While the developments are encouraging for the sake of the environment, hurdles remain. Some companies continue to strongly resist any effort to limit expansion into forests and peatlands. For example in February, GAPKI, the Indonesian palm oil industry association, inaccurately asserted that the United States and the E.U. banned Indonesian palm oil due to greenhouse gas emissions associated with production. GAPKI seems to have made the claim in part to stir up resentment towards efforts to improve the environmental performance of palm oil. Last year some Indonesian palm oil companies successfully lobbied to weaken Indonesia’s moratorium on new forest concessions for plantations.
Still the UCS report provides examples of nascent efforts to encourage oilseed expansion in degraded, non-forest areas, including conversion of invasive alang alang grasslands for oil palm plantations in Indonesia and low productivity cattle pasture for soy in Brazil. Not mentioned in the report, but important, is Brazil’s push to expand oil palm plantations in long ago deforested areas. The government’s biodiesel plan offers economic incentives to producers who follow strict social and environmental standards. The initiative could put pressure on developers who continue to clear forest for new plantations.
Oil palm acreage as a percentage of total forest cover in 2009. Data from FAO and the governments of Indonesia and Malaysia. Photo by Rhett A. Butler 2005.
Recipes for Success ends on hopeful note, concluding that future demand for vegetable oil can be met without converting critical forest areas.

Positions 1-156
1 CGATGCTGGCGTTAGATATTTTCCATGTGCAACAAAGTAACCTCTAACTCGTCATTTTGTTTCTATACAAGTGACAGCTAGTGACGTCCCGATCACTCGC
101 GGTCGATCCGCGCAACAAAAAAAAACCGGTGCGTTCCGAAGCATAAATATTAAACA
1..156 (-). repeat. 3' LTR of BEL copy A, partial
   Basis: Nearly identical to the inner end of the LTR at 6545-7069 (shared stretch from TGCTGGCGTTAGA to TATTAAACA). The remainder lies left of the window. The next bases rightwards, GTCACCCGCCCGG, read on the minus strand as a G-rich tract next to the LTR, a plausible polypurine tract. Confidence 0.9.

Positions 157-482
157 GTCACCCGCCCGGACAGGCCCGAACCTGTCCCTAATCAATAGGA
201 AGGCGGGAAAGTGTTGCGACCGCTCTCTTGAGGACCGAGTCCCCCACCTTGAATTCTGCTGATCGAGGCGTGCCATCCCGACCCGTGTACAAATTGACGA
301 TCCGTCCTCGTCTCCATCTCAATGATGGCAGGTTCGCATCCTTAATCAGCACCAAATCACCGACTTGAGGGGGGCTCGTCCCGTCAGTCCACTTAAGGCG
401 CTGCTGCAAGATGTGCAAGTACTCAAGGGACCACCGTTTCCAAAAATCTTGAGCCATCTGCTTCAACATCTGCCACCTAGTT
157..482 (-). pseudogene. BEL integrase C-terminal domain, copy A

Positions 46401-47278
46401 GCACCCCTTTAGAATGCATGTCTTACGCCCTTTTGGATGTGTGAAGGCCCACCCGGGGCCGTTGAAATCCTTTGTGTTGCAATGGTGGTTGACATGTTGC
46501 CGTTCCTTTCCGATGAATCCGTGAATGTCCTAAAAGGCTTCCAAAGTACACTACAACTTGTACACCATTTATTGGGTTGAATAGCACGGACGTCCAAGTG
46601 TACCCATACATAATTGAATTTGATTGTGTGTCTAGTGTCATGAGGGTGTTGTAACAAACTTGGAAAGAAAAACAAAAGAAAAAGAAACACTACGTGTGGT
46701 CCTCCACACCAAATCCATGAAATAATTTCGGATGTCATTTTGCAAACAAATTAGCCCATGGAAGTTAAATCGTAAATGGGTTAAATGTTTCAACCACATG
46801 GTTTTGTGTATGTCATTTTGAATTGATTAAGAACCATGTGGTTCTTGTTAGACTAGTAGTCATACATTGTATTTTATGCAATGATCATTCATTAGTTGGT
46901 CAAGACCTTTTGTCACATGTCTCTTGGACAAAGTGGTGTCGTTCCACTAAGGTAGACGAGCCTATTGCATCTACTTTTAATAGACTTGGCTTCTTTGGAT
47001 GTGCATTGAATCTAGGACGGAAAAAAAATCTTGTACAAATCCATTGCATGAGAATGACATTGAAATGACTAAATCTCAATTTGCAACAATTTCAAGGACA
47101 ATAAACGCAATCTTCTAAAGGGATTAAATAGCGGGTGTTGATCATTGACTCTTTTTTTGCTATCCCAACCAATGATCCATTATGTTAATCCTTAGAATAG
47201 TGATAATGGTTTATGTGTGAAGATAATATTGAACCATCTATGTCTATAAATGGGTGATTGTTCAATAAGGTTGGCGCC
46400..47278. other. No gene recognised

“Producing deforestation-free cooking oils and other products is absolutely doable. We’ve seen it work in Brazil and we are encouraged by Nestle’s policies,” said May-Tobin in a statement. “But it’s up to businesses and governments to make the commitment and consumers to hold them to it.”
CITATION: Calen May-Tobin et al. Recipes for Success: Solutions for Deforestation-Free Vegetable Oils. Union of Concerned Scientists and Climate Advisers 2012.
(02/07/2012) More companies are reporting on the impact of their operations on global forests, finds a new report. Eighty-seven global corporations disclosed their “forest footprint” in 2011, according to the third Forest Footprint Disclosure (FFD), which asks companies to report on their impact on forests based on their use of five commodities: soy, palm oil, timber and pulp, cattle, and biofuels. This is a 11 percent rise from the companies that reported in 2010, including the first reports by companies such as the Walt Disney Company, Tesco UK, and Johnson & Johnson. However a number of so-called “green” companies continue to refuse to disclose, including Patagonia, Stonyfield Farms, and Whole Foods Markets Inc.